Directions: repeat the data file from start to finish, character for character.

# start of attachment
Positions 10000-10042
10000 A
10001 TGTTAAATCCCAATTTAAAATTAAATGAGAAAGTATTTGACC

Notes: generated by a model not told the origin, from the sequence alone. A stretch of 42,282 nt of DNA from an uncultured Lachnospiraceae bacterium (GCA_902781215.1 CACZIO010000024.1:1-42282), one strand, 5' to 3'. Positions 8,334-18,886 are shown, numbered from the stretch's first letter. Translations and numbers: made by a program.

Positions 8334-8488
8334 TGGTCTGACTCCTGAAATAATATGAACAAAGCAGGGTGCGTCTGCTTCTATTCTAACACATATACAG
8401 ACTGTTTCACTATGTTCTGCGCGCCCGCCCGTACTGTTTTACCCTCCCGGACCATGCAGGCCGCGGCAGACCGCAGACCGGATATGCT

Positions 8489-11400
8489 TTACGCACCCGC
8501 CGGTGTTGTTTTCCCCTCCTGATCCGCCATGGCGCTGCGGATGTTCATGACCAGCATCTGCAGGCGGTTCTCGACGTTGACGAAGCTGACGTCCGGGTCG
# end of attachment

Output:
Positions 10000-10042
10000 A
10001 TGTTAAATCCCAATTTAAAATTAAATGAGAAAGTATTTGACC

Notes: generated by a model not told the origin, from the sequence alone. A stretch of 42,282 nt of DNA from an uncultured Lachnospiraceae bacterium (GCA_902781215.1 CACZIO010000024.1:1-42282), one strand, 5' to 3'. Positions 8,334-18,886 are shown, numbered from the stretch's first letter. Translations and numbers: made by a program.

Positions 8334-8488
8334 TGGTCTGACTCCTGAAATAATATGAACAAAGCAGGGTGCGTCTGCTTCTATTCTAACACATATACAG
8401 ACTGTTTCACTATGTTCTGCGCGCCCGCCCGTACTGTTTTACCCTCCCGGACCATGCAGGCCGCGGCAGACCGCAGACCGGATATGCT

Positions 8489-11400
8489 TTACGCACCCGC
8501 CGGTGTTGTTTTCCCCTCCTGATCCGCCATGGCGCTGCGGATGTTCATGACCAGCATCTGCAGGCGGTTCTCGACGTTGACGAAGCTGACGTCCGGGTCG